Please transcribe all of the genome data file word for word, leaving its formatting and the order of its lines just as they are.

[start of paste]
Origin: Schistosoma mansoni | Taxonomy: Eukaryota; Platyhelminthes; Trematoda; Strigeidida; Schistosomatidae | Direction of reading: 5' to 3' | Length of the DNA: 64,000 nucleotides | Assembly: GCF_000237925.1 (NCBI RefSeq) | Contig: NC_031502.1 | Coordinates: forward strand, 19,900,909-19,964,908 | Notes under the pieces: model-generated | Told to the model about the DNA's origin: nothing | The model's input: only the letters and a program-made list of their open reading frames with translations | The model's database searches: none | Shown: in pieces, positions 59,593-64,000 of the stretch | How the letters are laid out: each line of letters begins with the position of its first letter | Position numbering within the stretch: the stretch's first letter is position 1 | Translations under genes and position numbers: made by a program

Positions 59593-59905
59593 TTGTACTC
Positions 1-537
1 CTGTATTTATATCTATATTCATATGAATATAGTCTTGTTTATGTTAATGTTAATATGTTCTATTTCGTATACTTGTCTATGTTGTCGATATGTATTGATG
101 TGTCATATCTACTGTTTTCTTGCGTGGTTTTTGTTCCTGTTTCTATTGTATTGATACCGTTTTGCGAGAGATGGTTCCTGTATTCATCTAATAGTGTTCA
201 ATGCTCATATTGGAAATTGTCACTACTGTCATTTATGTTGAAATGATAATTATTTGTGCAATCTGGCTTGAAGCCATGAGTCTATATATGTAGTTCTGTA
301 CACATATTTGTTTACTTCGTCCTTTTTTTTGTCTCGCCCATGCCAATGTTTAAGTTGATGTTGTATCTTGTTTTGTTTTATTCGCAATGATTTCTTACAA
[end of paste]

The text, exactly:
Origin: Schistosoma mansoni | Taxonomy: Eukaryota; Platyhelminthes; Trematoda; Strigeidida; Schistosomatidae | Direction of reading: 5' to 3' | Length of the DNA: 64,000 nucleotides | Assembly: GCF_000237925.1 (NCBI RefSeq) | Contig: NC_031502.1 | Coordinates: forward strand, 19,900,909-19,964,908 | Notes under the pieces: model-generated | Told to the model about the DNA's origin: nothing | The model's input: only the letters and a program-made list of their open reading frames with translations | The model's database searches: none | Shown: in pieces, positions 59,593-64,000 of the stretch | How the letters are laid out: each line of letters begins with the position of its first letter | Position numbering within the stretch: the stretch's first letter is position 1 | Translations under genes and position numbers: made by a program

Positions 59593-59905
59593 TTGTACTC
Positions 1-537
1 CTGTATTTATATCTATATTCATATGAATATAGTCTTGTTTATGTTAATGTTAATATGTTCTATTTCGTATACTTGTCTATGTTGTCGATATGTATTGATG
101 TGTCATATCTACTGTTTTCTTGCGTGGTTTTTGTTCCTGTTTCTATTGTATTGATACCGTTTTGCGAGAGATGGTTCCTGTATTCATCTAATAGTGTTCA
201 ATGCTCATATTGGAAATTGTCACTACTGTCATTTATGTTGAAATGATAATTATTTGTGCAATCTGGCTTGAAGCCATGAGTCTATATATGTAGTTCTGTA
301 CACATATTTGTTTACTTCGTCCTTTTTTTTGTCTCGCCCATGCCAATGTTTAAGTTGATGTTGTATCTTGTTTTGTTTTATTCGCAATGATTTCTTACAA